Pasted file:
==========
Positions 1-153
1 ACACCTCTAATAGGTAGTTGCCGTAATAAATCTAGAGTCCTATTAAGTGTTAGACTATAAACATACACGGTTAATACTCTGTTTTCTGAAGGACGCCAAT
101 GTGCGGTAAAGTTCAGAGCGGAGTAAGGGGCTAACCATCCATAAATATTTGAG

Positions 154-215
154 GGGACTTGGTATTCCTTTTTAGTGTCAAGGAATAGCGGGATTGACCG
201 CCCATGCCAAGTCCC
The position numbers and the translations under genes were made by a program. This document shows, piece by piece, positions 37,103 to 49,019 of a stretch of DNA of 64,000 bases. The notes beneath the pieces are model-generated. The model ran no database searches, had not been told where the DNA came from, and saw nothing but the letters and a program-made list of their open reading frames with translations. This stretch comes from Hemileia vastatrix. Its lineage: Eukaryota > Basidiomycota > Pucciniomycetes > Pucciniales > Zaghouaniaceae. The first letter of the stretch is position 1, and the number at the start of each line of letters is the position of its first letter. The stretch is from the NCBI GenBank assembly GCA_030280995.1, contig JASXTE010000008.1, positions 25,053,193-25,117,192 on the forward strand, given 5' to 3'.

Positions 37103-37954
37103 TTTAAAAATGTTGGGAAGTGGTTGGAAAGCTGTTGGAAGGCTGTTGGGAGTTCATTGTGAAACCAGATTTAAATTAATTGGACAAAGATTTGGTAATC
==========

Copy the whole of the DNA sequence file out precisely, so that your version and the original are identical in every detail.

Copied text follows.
Positions 1-153
1 ACACCTCTAATAGGTAGTTGCCGTAATAAATCTAGAGTCCTATTAAGTGTTAGACTATAAACATACACGGTTAATACTCTGTTTTCTGAAGGACGCCAAT
101 GTGCGGTAAAGTTCAGAGCGGAGTAAGGGGCTAACCATCCATAAATATTTGAG

Positions 154-215
154 GGGACTTGGTATTCCTTTTTAGTGTCAAGGAATAGCGGGATTGACCG
201 CCCATGCCAAGTCCC
The position numbers and the translations under genes were made by a program. This document shows, piece by piece, positions 37,103 to 49,019 of a stretch of DNA of 64,000 bases. The notes beneath the pieces are model-generated. The model ran no database searches, had not been told where the DNA came from, and saw nothing but the letters and a program-made list of their open reading frames with translations. This stretch comes from Hemileia vastatrix. Its lineage: Eukaryota > Basidiomycota > Pucciniomycetes > Pucciniales > Zaghouaniaceae. The first letter of the stretch is position 1, and the number at the start of each line of letters is the position of its first letter. The stretch is from the NCBI GenBank assembly GCA_030280995.1, contig JASXTE010000008.1, positions 25,053,193-25,117,192 on the forward strand, given 5' to 3'.

Positions 37103-37954
37103 TTTAAAAATGTTGGGAAGTGGTTGGAAAGCTGTTGGAAGGCTGTTGGGAGTTCATTGTGAAACCAGATTTAAATTAATTGGACAAAGATTTGGTAATC